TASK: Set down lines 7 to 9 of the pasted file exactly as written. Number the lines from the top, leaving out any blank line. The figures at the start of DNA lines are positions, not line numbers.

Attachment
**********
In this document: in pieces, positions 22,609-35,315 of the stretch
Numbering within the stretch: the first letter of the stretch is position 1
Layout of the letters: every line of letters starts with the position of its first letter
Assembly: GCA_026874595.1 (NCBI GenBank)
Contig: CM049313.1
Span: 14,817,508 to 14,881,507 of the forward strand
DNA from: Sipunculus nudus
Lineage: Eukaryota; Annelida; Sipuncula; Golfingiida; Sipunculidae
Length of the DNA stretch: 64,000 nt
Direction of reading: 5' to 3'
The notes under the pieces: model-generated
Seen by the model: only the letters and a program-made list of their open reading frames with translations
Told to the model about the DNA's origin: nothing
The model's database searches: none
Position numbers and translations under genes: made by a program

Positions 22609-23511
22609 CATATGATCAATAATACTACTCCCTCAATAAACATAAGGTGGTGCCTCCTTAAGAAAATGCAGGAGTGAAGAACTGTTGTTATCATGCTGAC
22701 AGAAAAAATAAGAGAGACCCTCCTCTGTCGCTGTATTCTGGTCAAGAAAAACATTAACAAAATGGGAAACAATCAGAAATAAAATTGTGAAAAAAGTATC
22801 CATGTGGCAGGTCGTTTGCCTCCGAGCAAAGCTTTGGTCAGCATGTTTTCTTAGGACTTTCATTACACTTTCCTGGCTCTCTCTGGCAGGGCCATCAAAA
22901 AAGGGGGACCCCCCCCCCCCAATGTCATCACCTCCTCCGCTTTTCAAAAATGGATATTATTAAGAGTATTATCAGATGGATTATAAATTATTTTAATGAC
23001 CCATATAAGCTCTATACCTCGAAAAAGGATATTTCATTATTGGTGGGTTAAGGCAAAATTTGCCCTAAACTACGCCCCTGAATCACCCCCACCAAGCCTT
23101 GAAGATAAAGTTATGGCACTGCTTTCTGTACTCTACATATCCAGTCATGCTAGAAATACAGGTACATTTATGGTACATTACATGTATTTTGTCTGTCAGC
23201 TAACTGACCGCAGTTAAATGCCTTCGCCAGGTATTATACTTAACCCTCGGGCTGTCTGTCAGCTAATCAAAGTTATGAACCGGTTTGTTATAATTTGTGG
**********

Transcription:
DNA from: Sipunculus nudus
Lineage: Eukaryota; Annelida; Sipuncula; Golfingiida; Sipunculidae
Length of the DNA stretch: 64,000 nt